January 2, 2019

How to get your Outbound Sales right the first time

Camera and book

When I was a very young girl, barely thirteen in fact, I read a line from ‘Gone with the Wind’ that was to stay with me for a long time after.

Rhett says to Scarlett, “I told you once before that there were two times for making big money, one in the up-building of a country and the other in its destruction. Slow money on the up-building, fast money in the crack-up. Remember my words. Perhaps they may be of use to you some day”.

I have seen this happening over and over in the course of my career as a sales person. These insightful words (maybe slightly modified to suit different scenarios) apply to any major upheaval - the arrival of a new technology, a major downturn or any event that makes everything up to that point obsolete. These are all situations in which someone is running a successful business. Yes, even during a recession or war.

If this is accepted as fact, then, a business can be set up and can also thrive successfully in any kind of economy, provided a few things are done correctly and diligently.

One of those things, and I would even go so far as to call it the second most important thing after ensuring the timing and relevance of the product/service in the prevailing market, is the sales team. A sales team that functions optimally is a force to be reckoned with, often providing information about existing customers and their behavior, spotting potential for business growth and identifying new trends and patterns as they arise and evolve.

There are three important things an entrepreneur or business leader needs to do in order to build a successful sales team.

Recruitment & Training  | Inbound vs Outbound balance  | Sales Management

Often, in start-ups as well as mid-sized organisations, I have seen that an inside sales representative (a ubiquitous hire in most B2B scenarios) is a fresher with very little inclination for sales, and even lesser reason for interviewing for a sales job. Companies are frequently penny wise and pound foolish when it comes to their sales hires. The idea that a generic X/Y/Z graduate with, at the most one year of sales experience, can be hired and trained to sell well is old-fashioned (dating back to the scripted tele-marketing days) and flawed, especially considering that most entrepreneurs are not sales people themselves.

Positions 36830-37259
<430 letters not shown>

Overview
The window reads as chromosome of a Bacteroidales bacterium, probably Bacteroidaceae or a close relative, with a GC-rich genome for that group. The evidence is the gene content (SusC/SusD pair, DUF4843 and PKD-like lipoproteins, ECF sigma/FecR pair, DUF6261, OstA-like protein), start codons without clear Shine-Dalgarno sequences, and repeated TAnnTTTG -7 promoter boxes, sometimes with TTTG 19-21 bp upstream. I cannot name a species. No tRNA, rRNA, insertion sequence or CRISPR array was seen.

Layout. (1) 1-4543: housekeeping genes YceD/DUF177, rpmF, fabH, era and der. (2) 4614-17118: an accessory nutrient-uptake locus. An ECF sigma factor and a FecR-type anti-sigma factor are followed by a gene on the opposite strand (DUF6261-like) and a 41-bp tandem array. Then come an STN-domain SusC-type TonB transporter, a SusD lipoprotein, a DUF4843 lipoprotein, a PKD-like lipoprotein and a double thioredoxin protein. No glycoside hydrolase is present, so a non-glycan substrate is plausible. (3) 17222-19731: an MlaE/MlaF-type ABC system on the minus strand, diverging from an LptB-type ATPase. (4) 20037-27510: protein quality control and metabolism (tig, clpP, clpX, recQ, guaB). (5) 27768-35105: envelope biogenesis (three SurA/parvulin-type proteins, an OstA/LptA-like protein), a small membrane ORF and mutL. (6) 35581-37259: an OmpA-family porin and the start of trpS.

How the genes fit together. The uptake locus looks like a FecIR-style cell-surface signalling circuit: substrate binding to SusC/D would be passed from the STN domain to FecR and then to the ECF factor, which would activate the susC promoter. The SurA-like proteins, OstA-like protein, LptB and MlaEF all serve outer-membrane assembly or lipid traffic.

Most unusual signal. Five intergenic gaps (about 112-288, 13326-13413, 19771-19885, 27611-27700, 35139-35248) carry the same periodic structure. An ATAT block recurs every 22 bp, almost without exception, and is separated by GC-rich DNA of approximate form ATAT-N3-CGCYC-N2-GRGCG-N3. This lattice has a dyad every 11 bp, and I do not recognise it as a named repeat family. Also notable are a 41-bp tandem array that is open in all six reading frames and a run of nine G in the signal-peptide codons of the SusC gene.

The other aspect of making the right sales hire is to identify that exceptional sales person who can walk the talk. Look for competitiveness, optimism, passion, self-motivation and integrity during the interview, and ask specific questions about their experience that will answer these questions for you. It is extremely important to do this right, because these people are essentially the face and the voice of your company.

Inside sales has evolved greatly, from pushy tele-marketing in the 1950s and 60s to a transformational business tool that uses data and analytics to understand customer needs and address them accurately. So, today’s Inside sales rep should be trained, not just with a script for calling and an email template, but also extensively on the product/service and in the art of probing and asking relevant questions. Insight selling is extremely important to an inside sales rep. Sorry, I couldn’t resist that. :)

That said, many sales reps are never trained beyond a basic script and have limited product knowledge, the assumption being that detailed discussions will happen with someone more senior on another call. This approach is a two-fold mistake. Greater knowledge about the product/solution and an ability to understand and assess need at the first touch-point actually provides more relevant and qualified leads (about 20% more) and allows for a more meaningful discussion with the prospect. Greater product knowledge has also been identified by customers as one of the key deciding factors in their buying process.

In addition, answers to questions at the first touch-point will throw light on several things;

  1. What is the current market trend?
  2. How good is the product to market fit?
  3. How much do customers feel a certain pain?
  4. Is your product/service relevant, or do customers feel that there is a better solution out there?

Your inside sales strategy can effectively double-up as a branding tool and a valuable source of market information if executed properly.

The second aspect of building a good sales team – The right balance of Inbound Vs Outbound efforts, and focusing on Hunting and Farming instead of gravitating towards Farming – THIS, I think is the fatal flaw in the sales strategy of most start-ups and mid-sized businesses.

Here is part 2 in this series: How to Set Up Your Outbound Sales Team for Success!

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